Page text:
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NIH Office of the Director (OD)

NIH Office of Portfolio Analysis
and Strategic Initiatives (OPASI)

For Immediate Release
Tuesday, September 9, 2008


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Karen Silver, NIH OPASI
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NIH News Media Branch, NIH OCPL
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NIH Announces New Transformative R01 Funding Program

The National Institutes of Health (NIH) intends to invest more than $250 million over the next five years to foster bold and creative investigator-initiated research through a new transformative R01 (T-R01) Program. While R01 grants support the bulk of mainstream NIH investigator-initiated efforts, the structure and review of R01 proposals can discourage submission of the most bold, creative, and risky research proposals. In response to these challenges, the NIH has created the T-R01 Program.

"The T-R01 Program will pilot novel approaches to peer review to facilitate identification and support of the most ground-breaking, high impact research and augment the existing Pioneer and New Innovator Awards programs," said NIH Director Elias A. Zerhouni, M.D.

The purpose of the T-R01 Program is to support exceptionally innovative, original or unconventional research that will allow investigators to seize unexpected opportunities and cultivate bold ideas regardless of the anticipated risk. T-R01 funding will support inventive and innovative studies intended to transform current paradigms in biomedical or behavioral sciences. The TR01 program is a trans-NIH effort coordinated by the Office of Portfolio Analysis and Strategic Initiatives (OPASI) as part of the NIH Roadmap for Medical Research.

"The new TR01s follow years of discussion as to how to encourage thinking outside of the box. This new mechanism is designed to encourage the generation of new scientific paradigms or the disruption of old ones," said Alan Krensky, MD, director of OPASI.

The NIH aims to achieve T-R01 program goals by supporting original studies that will:

  • Forge the synthesis of new paradigms for biomedical or behavioral sciences.
  • Reflect an exceptional level of creativity in proposing bold and ground-breaking approaches to fundamental problems.
  • Promote radical changes in a field of study with a profound impact in other scientific areas.
  • Be evaluated by new procedures being piloted by the NIH Center for Scientific Review (CSR) (http://cms.csr.nih.gov) that are distinct from the traditional NIH peer review process.

"Conventional wisdom says that R01 applications of this sort are 'dead on arrival.' The hope is that the T-R01 Program will liberate scientists to unveil extraordinary ideas and approaches, and that novel review and support procedures will select the best for funding," offered Keith R. Yamamoto, PhD, University of California, San Francisco, and co-chair of the Advisory Committee to the Director Working Group on Enhancing Peer Review (http://enhancing-peer-review.nih.gov) at NIH.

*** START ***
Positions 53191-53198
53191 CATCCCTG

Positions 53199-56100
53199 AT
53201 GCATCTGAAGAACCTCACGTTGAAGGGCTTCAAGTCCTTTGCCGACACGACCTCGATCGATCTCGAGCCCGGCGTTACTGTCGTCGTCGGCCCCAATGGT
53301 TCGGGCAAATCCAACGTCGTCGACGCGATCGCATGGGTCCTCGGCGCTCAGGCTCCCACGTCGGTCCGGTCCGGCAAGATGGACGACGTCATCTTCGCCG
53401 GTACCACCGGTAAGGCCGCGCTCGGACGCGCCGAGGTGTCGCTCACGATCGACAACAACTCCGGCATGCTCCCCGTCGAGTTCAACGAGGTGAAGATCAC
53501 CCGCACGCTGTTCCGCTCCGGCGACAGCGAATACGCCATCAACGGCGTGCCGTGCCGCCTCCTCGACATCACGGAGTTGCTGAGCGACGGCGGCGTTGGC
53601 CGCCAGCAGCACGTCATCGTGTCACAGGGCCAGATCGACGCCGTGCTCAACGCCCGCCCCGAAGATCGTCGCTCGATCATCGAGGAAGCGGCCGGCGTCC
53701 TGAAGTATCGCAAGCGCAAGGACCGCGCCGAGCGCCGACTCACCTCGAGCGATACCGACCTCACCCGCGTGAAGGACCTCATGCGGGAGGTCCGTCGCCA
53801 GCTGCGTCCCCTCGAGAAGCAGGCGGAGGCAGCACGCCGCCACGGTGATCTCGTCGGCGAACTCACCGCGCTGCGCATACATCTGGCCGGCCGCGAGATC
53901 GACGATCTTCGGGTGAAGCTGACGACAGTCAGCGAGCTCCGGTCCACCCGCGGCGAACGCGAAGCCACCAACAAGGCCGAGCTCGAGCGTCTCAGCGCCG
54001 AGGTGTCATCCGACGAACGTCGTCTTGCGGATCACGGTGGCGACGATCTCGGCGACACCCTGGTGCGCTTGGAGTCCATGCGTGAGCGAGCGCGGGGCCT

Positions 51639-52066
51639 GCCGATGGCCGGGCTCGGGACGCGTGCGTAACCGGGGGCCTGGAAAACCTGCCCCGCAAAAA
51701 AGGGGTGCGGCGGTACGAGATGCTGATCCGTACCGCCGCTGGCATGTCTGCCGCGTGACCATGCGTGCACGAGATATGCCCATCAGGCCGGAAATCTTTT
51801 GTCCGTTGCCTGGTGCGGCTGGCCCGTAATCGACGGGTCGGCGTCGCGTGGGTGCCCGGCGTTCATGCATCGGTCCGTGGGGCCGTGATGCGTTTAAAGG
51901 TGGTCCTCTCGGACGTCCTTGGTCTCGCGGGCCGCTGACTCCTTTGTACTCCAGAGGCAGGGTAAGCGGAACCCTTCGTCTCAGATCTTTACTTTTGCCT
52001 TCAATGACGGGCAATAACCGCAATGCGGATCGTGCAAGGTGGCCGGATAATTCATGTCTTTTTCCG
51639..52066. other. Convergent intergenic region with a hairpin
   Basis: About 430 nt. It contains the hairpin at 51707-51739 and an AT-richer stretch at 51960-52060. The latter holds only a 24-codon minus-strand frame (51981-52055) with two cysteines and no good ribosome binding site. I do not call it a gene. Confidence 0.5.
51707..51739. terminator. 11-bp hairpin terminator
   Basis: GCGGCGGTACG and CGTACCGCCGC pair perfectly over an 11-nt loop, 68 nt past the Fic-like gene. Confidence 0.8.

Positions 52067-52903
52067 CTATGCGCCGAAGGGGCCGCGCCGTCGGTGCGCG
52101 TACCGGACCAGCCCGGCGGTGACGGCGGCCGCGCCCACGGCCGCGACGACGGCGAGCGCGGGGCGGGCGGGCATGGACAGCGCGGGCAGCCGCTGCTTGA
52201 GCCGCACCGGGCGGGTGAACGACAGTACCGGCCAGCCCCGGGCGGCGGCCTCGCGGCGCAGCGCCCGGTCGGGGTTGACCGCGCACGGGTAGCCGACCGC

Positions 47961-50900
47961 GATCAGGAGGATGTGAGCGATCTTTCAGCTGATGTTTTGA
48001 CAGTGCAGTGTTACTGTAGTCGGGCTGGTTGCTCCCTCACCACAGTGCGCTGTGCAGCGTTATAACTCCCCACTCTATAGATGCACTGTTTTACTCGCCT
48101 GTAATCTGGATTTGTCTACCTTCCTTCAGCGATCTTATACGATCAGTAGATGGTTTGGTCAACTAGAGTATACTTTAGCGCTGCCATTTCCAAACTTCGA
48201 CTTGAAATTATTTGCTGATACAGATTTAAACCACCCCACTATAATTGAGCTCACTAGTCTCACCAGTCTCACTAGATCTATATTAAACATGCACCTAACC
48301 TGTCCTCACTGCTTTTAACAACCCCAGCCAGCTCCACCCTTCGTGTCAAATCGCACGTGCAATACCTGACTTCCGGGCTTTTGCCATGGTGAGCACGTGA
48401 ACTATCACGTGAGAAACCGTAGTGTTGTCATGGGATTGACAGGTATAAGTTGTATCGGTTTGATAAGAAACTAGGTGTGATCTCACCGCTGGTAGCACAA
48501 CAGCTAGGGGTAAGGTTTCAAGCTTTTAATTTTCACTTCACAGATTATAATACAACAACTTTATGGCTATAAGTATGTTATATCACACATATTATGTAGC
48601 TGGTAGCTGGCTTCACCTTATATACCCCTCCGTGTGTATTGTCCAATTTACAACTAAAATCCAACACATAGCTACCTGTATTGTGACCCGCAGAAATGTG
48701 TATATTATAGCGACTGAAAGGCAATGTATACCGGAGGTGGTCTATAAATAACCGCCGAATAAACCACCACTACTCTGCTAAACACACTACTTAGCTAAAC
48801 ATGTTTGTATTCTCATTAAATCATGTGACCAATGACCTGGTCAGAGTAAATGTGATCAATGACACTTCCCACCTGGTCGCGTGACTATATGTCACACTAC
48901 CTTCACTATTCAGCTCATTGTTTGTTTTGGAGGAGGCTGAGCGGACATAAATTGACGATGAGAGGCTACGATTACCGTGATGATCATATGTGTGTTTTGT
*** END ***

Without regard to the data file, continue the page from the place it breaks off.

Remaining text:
The NIH encourages T-R01 applications from scientists from all disciplines relevant to the NIH mission, including the biological, behavioral, clinical, social, physical, chemical, computational, engineering, and mathematical sciences. Areas of highlighted need that have been identified through an NIH strategic planning process include:

  • Science of Behavior Change
  • Protein Capture
  • Functional Variation in Mitochondria
  • Complex 3-D Tissue Models
  • Acute to Chronic Pain Transition
  • Pharmacogenomics

Applications for new five-year grants are now being accepted. Review criteria will focus on a projectís transformative potential. The NIH plans to fund the first cohort of T-R01 awards in 2009, and hopes to announce the T-R01 program again in 2010 if funds are available. Additional information about the Transformative R01 Program is available at: http://www.nihroadmap.nih.gov/grants/index.asp

The NIH Roadmap for Medical Research, launched in 2004, is a series of initiatives designed to address fundamental knowledge gaps, develop transformative tools and technologies, and/or foster innovative approaches to complex problems. Funded through the NIH Common Fund, these programs cut across the missions of individual NIH Institutes and Centers (ICs) and are intended to accelerate the translation of research to improvements in public health. OPASI, in collaboration with all NIH ICs, oversees programs funded by the Common Fund. Additional information about the NIH Roadmap and Common Fund can be found at http://nihroadmap.nih.gov. Additional information about OPASI can be found at (http://opasi.nih.gov).

The Office of the Director, the central office at NIH, is responsible for setting policy for NIH, which includes 27 Institutes and Centers. This involves planning, managing, and coordinating the programs and activities of all NIH components. The Office of the Director also includes program offices which are responsible for stimulating specific areas of research throughout NIH. Additional information is available at http://www.nih.gov/icd/od/.

The National Institutes of Health (NIH) — The Nation's Medical Research Agency — includes 27 Institutes and Centers and is a component of the U.S. Department of Health and Human Services. It is the primary federal agency for conducting and supporting basic, clinical and translational medical research, and it investigates the causes, treatments, and cures for both common and rare diseases. For more information about NIH and its programs, visit www.nih.gov.


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